Vietnamese Cosmetics

One of the first things I do when arriving in a foreign country is to hit the nearest supermarket and check out the toiletries aisle. To me this is the very best kind of sightseeing - a genuine insight into the everyday lives of people.
I LOVE Vietnamese toiletries and cosmetics because they are cheap and heavily perfumed, two aspects that appeal to my essentially trashy character.
I had to rush out and get som sun cream because I was becoming quite dark very fast. Now to most Australians this would be a good thing, but in Vietnam white skin rules. It doesn't matter how otherwise ugly you may be, if you possess light skin you are pretty much at the top of the pyramid of desirability. So I bought 2 different bottles. One for home, because it encourages me to be "Out-Going"
The other I keep in my bag, because it promises to make me white. I am already very white, so my application of this in public areas always causes a great deal of merriment.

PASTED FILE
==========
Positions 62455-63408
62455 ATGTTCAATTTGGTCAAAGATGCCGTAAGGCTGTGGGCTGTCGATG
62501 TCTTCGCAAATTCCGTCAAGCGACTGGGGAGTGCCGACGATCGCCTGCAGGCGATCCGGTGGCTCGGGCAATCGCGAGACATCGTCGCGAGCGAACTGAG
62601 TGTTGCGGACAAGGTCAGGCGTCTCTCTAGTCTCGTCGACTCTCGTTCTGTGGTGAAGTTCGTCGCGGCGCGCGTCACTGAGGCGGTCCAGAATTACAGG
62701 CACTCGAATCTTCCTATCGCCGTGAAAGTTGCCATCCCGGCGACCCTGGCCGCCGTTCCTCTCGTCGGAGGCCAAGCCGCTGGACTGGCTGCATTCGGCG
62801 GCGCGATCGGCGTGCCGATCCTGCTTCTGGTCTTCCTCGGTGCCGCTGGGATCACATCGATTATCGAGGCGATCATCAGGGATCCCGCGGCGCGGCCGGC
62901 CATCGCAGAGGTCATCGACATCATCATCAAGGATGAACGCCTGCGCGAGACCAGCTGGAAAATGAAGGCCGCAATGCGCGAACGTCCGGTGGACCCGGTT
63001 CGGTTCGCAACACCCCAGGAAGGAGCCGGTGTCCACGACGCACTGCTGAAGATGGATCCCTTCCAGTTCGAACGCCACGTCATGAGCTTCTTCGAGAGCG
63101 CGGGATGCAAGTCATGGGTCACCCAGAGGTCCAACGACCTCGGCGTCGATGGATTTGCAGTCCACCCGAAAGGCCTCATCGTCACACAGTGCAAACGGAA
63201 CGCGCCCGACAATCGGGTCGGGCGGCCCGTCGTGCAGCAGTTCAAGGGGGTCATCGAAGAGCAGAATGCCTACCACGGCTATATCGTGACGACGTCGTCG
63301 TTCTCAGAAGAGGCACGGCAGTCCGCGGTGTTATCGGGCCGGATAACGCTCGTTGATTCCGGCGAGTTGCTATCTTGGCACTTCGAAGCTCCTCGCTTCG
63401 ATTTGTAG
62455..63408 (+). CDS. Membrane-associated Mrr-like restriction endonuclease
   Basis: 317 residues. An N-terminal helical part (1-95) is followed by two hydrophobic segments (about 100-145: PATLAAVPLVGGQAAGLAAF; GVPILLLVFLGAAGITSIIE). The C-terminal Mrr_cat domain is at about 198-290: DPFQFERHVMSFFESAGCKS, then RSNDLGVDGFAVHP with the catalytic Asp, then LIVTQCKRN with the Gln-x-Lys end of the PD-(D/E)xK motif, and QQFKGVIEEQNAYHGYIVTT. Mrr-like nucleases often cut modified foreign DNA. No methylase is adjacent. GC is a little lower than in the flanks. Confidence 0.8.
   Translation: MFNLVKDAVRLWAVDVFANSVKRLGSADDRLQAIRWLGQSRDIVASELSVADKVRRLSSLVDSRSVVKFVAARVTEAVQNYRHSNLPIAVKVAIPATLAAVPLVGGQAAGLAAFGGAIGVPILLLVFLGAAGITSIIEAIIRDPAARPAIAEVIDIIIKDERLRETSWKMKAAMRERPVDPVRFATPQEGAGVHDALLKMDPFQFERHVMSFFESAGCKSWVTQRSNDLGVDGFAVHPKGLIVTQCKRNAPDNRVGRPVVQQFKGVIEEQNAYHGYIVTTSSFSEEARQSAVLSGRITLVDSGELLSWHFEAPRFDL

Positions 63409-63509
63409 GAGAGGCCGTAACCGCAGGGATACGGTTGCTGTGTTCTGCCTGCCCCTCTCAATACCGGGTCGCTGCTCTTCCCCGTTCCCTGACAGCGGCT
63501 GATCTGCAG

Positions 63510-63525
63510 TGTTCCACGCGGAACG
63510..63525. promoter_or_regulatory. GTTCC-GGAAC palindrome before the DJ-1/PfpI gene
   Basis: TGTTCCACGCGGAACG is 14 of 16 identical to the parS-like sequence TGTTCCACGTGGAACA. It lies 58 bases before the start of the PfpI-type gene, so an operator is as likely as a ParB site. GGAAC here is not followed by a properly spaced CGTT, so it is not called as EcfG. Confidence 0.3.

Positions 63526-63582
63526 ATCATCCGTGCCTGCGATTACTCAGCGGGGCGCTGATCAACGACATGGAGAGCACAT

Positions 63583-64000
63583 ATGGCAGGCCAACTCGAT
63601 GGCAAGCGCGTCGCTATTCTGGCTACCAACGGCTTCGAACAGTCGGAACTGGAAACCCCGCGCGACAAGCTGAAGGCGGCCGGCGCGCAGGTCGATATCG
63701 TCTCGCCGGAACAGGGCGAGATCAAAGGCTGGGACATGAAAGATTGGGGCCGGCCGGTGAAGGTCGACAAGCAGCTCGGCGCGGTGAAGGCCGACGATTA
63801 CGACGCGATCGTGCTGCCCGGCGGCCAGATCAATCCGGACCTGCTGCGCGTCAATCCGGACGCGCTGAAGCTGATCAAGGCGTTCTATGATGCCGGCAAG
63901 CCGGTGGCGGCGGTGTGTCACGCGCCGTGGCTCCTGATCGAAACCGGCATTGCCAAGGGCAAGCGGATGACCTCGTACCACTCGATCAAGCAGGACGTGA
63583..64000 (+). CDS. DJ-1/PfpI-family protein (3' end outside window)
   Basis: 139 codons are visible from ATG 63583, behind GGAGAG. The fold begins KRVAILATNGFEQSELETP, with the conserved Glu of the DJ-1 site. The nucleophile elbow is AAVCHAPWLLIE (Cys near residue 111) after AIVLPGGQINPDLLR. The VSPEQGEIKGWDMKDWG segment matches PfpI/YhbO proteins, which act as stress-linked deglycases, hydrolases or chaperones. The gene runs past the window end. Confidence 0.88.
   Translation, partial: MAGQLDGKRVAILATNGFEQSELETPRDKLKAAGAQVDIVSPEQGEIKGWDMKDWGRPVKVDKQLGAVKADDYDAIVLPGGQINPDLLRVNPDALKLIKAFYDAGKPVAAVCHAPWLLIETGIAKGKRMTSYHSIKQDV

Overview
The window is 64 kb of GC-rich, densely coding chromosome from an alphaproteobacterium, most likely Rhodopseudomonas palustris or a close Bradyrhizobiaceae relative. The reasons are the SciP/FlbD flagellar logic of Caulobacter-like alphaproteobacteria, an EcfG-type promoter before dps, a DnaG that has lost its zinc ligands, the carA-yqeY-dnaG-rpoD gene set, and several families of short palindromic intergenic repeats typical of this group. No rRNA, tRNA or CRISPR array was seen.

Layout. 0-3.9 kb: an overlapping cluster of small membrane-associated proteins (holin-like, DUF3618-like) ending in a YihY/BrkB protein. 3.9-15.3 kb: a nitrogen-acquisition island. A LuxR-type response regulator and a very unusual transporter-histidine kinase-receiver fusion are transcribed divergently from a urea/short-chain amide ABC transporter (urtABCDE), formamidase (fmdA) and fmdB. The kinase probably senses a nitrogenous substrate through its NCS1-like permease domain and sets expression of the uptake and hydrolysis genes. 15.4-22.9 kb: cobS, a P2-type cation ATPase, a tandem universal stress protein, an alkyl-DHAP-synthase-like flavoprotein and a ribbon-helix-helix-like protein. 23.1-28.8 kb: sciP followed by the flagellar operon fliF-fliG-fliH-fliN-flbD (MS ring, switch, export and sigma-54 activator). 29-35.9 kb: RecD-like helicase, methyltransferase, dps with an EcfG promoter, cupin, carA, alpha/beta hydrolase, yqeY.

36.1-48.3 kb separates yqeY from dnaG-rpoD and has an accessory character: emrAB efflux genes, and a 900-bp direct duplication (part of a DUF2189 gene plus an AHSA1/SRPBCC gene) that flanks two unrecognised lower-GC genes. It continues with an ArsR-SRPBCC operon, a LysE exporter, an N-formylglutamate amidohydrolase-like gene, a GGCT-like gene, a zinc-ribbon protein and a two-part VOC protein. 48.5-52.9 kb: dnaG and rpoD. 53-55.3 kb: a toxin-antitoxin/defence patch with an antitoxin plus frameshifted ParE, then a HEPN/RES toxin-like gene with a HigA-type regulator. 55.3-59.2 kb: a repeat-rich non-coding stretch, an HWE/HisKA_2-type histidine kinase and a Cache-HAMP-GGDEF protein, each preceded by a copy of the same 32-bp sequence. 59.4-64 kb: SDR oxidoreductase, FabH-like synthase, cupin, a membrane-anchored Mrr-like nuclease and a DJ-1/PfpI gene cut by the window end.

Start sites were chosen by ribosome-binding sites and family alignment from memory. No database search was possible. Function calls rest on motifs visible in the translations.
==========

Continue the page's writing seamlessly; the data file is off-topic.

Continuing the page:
I also keep in my bag a bottle of cheap perfume, which allegedly smells like a herb garden. For emergencies.
I also have to hand an intriguing product I've only seen here. It is a skin refresher that contains mentholated oils that tingle and burn and it smells like baby powder. It is said to reduce the size of one's pores, and one can never have small enough pores. So this baby travels with me everywhere. I don't wanna be caught out with big pores.Finally, when I get home I normally have a throbbing headache, and so I apply lashings of Truong Son white oil to my neck and temples. Feels like I'm on fire. I love it.I also have a secret weapon in these little bottles of massage oil that I buy from the Benedictine monks in Thu Duc. For those of you who read Vietnamese I know the label reads "Bear Gall" but please rest assured that no animals were killed in the production of these oils! At $1.20 a bottle there are not even homeopathic amounts of bear gall in these babies. The name is more symbolic of the healing properties of the product. A rather unfortunate piece of symbolism, I'll admit, but animal welfare hasn't really hit Vietnam in a big way.

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